Beijing is planting trees and plants along riverbanks instead of covering them with concrete to fix its river system. It has taken almost 10 years for the capital to accept and use this idea.
The ecosystems in the streams are gradually coming back to life because of the cleaner water, providing a good habitat for animals and plants, and ideal leisure sites for local residents.
"In Beijing, there are 52 rivers with a total length of 520 kilometers inside the sixth ring road. Yongding and Jingmi rivers are the city's two main water sources, and Qinghe, Bahe, Tonghui and Liangshui are key drainage waterways," said Yu Kongjian, dean of the Sight Engineer Institute with Peking University.
Originally, Beijing only wanted to control the floods by letting water flow out as soon as possible. Therefore, riverbanks were cemented down in order to prevent water leakage and the growth of plants, which could slow the water speed down.
However, the shortage of rainfall in Beijing since 1999 showed that this method was not correct. On the one hand, streams had less fresh water to clean themselves. On the other hand, more polluted water was dumped into the rivers as more people moved into the capital.
And in the summer of 2001, something bad happened.
"The rivers in Beijing turned blue overnight and gave off a smelly odor," said Liu Peibin, vice engineer of Beijing Water Authority. There was an algae bloom due to so much pollution in the water. Algae covered the water surface and consumed most of the oxygen, and many creatures in the water died as a result.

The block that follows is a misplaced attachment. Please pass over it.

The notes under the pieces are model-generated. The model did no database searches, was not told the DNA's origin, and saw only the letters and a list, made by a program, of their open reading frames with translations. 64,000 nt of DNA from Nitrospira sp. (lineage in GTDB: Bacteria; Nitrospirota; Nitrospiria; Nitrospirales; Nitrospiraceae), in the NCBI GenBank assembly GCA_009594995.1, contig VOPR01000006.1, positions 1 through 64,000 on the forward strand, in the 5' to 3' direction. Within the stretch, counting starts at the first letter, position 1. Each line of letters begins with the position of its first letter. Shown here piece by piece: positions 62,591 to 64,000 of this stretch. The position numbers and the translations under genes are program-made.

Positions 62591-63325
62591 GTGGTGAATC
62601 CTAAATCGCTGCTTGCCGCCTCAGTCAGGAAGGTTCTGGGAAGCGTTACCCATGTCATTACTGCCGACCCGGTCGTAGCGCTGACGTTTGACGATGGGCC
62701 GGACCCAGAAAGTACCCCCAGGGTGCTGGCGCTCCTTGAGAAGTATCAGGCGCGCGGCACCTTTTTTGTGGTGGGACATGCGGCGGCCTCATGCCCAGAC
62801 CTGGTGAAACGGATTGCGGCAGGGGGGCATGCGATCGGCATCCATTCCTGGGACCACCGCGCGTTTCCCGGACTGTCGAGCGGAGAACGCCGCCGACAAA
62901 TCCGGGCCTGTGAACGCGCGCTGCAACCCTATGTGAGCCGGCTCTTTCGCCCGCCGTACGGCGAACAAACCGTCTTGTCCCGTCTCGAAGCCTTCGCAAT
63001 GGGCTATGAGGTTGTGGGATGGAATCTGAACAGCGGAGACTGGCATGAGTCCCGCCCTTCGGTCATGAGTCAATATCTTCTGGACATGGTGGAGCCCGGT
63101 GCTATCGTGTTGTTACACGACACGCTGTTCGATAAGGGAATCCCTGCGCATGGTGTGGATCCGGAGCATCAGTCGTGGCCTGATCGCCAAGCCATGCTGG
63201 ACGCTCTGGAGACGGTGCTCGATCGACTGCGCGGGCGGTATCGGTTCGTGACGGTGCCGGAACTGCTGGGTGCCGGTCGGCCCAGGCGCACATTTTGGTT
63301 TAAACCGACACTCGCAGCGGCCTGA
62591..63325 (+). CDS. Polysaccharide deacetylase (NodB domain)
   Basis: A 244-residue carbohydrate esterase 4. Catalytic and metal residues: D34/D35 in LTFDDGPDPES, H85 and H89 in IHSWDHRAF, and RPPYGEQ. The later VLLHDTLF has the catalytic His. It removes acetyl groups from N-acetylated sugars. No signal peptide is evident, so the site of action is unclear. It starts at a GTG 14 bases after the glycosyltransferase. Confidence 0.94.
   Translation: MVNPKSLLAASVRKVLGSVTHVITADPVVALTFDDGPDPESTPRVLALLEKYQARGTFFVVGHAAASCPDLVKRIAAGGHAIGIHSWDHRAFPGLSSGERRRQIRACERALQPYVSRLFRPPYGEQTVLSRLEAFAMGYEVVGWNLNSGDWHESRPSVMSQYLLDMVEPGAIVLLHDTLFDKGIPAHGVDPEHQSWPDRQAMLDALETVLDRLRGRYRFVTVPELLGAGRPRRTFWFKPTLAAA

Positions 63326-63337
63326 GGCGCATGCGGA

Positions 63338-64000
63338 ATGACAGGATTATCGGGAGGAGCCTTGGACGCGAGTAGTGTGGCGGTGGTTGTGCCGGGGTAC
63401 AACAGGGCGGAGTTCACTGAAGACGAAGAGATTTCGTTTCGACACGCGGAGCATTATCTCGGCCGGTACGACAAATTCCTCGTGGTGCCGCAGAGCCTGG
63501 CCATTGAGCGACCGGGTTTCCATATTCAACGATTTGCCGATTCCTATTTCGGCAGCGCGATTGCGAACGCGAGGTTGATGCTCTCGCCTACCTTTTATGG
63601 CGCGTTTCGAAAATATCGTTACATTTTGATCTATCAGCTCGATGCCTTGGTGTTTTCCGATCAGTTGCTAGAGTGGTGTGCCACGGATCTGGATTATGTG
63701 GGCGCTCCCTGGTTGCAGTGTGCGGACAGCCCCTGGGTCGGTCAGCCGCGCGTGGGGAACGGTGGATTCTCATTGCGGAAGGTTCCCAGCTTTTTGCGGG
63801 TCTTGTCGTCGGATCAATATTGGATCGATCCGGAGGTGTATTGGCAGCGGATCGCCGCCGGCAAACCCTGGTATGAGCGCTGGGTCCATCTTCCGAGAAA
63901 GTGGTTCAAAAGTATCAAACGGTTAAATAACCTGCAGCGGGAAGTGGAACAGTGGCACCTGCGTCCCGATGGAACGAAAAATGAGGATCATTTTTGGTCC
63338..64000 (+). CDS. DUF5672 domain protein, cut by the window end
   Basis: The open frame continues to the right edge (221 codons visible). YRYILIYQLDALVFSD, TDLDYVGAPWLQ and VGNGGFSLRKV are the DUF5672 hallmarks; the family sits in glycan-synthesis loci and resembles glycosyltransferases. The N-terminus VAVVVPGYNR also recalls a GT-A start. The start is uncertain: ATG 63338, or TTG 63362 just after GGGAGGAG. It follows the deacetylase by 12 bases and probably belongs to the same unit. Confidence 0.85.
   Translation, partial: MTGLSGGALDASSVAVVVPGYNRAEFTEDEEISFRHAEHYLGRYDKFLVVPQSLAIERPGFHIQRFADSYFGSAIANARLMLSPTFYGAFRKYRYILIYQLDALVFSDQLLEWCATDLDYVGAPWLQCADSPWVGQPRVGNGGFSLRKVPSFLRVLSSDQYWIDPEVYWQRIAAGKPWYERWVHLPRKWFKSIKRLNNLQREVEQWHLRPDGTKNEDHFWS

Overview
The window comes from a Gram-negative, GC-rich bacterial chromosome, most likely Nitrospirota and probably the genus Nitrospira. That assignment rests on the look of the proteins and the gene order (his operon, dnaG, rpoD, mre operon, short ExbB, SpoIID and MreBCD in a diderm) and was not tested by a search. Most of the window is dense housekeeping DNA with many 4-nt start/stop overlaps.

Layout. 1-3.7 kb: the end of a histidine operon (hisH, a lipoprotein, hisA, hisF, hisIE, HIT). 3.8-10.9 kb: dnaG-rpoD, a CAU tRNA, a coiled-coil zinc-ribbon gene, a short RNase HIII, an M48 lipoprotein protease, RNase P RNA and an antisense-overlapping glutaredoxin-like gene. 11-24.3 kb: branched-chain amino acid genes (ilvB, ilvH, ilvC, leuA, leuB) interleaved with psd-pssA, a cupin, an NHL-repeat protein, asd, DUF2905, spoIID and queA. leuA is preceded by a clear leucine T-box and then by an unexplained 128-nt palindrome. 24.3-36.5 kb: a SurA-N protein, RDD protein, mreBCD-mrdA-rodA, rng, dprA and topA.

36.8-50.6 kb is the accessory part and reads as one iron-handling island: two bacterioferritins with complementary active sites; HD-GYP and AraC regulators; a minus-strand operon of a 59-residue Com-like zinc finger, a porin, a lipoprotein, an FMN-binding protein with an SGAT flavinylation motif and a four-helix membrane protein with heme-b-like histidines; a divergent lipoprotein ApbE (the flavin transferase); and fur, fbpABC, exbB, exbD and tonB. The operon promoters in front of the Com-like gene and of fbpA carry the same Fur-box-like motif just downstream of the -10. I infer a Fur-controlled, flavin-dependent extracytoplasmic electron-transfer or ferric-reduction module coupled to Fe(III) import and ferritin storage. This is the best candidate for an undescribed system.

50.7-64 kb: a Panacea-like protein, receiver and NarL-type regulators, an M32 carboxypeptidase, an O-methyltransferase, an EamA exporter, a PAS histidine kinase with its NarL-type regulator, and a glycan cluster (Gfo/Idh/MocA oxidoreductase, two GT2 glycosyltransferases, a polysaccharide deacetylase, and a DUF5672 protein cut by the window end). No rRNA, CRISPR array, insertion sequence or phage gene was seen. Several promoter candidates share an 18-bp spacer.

These "concrete pools" became the haven for swarms of mosquitoes that forced tens of thousands of residents nearby to close their windows and doors tightly especially in summer days.
The water authorities had to act quickly for public safety. The first step was to demolish the concrete covering the riverbanks. The soil was exposed to water again, and the water could circulate down to the riverbank. Secondly, in order to stimulate oxygen in the streams, engineers put big stones in the water to create mini waterfalls. And they grew trees like willows and plants such as bulrush along the riverbanks.
"Bulrush can purify polluted water through absorbing nitrogen and phosphorus in the water and exhaling oxygen," Deng added. "Gradually Zhuanhe came back to life and got rid of the polluted and smelly water. This would be impossible today if the brook was still covered in concrete."
"What we did with Zhuanhe is a milestone in the progress of river treatment with new ecological ideas," said Deng Zhuozhi, vice engineer of Beijing Water Project Institute. He took charge of the Zhuanhe project.
"How to fix up rivers depends on our attitude towards floods. We should learn to make friends with floods in a country where two-thirds of China's cities are short of water. Therefore we should reserve water as much as possible instead of discharging it ineffectively," said Yu.